We know that we won't be able to change all of the repetitive movements and actions that are needed in your daily life at work and at home, so realistically understanding that some of those things are contributors to your pain means we need to focus on the things we can influence so we can reduce the impact of the things we can't change.
There are lots and lots of options for changing some of the movement and position habits your body has built up, and our therapists can help with some suggestions during your appointment.
Finding a suitable type of exercise for your pain can be very helpful in building strength around the area and in stimulating your body to release its own brand of feel good hormones and neurotransmitters that reduce pain sensations. Exercise might sound very overwhelming to start off, especially if you have a lot of interconnected areas of pain, so our therapists will start you at an appropriate level for where you are at. That might be some mild stretches, a gentle walk or swim, or even a visualisation of doing certain movements.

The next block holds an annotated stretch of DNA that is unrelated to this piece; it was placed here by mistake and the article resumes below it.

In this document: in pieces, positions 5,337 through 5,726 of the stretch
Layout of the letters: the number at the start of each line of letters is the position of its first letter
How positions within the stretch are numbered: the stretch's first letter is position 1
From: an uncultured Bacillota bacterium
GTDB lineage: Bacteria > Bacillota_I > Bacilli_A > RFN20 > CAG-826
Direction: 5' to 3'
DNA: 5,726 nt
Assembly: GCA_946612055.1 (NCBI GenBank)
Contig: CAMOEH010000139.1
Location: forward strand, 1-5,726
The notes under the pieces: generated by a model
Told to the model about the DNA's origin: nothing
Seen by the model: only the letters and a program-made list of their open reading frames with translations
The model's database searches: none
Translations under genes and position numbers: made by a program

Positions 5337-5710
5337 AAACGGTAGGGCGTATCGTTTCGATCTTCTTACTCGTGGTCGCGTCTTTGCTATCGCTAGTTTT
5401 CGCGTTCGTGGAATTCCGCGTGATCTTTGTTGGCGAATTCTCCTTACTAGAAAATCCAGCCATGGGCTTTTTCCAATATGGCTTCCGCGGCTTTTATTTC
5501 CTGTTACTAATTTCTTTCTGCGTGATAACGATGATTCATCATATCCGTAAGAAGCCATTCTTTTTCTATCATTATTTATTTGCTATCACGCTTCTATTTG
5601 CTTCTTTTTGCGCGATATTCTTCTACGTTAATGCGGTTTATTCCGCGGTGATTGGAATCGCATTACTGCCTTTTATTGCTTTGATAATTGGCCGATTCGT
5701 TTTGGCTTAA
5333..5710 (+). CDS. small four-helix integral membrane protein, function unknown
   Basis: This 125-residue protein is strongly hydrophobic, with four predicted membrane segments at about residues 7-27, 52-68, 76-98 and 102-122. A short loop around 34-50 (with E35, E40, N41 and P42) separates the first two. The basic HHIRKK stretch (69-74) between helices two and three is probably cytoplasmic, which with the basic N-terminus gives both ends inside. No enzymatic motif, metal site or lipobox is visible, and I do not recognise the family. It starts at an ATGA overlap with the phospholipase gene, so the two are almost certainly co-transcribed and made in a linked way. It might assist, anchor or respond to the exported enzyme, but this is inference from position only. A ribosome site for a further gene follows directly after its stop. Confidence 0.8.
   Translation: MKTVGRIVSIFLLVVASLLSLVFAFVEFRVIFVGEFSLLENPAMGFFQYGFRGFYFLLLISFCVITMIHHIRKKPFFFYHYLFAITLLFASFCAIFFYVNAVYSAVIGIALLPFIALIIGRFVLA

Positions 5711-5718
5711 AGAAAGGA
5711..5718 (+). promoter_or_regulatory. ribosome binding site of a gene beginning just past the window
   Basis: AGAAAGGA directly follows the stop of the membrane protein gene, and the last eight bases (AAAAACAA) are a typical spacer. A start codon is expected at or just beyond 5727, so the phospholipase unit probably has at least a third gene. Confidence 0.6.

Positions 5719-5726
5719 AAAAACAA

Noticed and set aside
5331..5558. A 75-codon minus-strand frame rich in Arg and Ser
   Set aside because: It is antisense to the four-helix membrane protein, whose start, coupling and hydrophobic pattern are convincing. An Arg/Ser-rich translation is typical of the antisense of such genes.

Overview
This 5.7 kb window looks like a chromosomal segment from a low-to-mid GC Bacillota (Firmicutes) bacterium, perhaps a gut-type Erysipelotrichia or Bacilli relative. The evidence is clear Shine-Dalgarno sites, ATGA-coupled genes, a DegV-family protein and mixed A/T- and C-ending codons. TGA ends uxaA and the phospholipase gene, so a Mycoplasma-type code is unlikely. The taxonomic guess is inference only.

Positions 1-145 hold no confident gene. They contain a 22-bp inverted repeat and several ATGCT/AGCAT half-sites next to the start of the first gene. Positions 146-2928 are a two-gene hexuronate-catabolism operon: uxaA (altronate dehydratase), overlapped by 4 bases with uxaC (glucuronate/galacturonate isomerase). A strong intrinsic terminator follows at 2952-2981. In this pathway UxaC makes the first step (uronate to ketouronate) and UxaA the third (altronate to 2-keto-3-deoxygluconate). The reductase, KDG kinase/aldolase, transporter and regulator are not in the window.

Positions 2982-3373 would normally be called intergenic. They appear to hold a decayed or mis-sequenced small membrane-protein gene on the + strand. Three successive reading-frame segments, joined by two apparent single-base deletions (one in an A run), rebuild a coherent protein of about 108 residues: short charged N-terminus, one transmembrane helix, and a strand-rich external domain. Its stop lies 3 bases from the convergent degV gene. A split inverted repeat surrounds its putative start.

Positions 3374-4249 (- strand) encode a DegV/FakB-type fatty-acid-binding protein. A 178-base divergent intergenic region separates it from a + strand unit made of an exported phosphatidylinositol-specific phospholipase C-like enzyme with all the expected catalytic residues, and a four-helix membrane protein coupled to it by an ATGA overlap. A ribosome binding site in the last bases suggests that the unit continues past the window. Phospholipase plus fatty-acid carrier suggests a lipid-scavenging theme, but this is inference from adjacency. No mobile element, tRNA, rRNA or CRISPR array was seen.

What you eat influences how your body repairs and recovers. If you have food sensitivities or intolerances this can also effect your bodies inflammatory response - the more inflammation, the more sensitive our nervous system is to pain. If you were already eating a good diet prior to your injury, you are likely in a better position to recover quicker than someone who was eating nutrient-poor food or a diet that caused inflammation. A nutritionist may also be able to recommend supplements that can support your bodies natural healing processes.
Fitness & General Health:
You may be more likely to have an easier recovery from injury if you were in fairly good health and physical condition before your injury. Your recovery may be slower if you have pre-existing health concerns, including things like diabetes or autoimmune disease. Its never too late to start working towards a healthier lifestyle!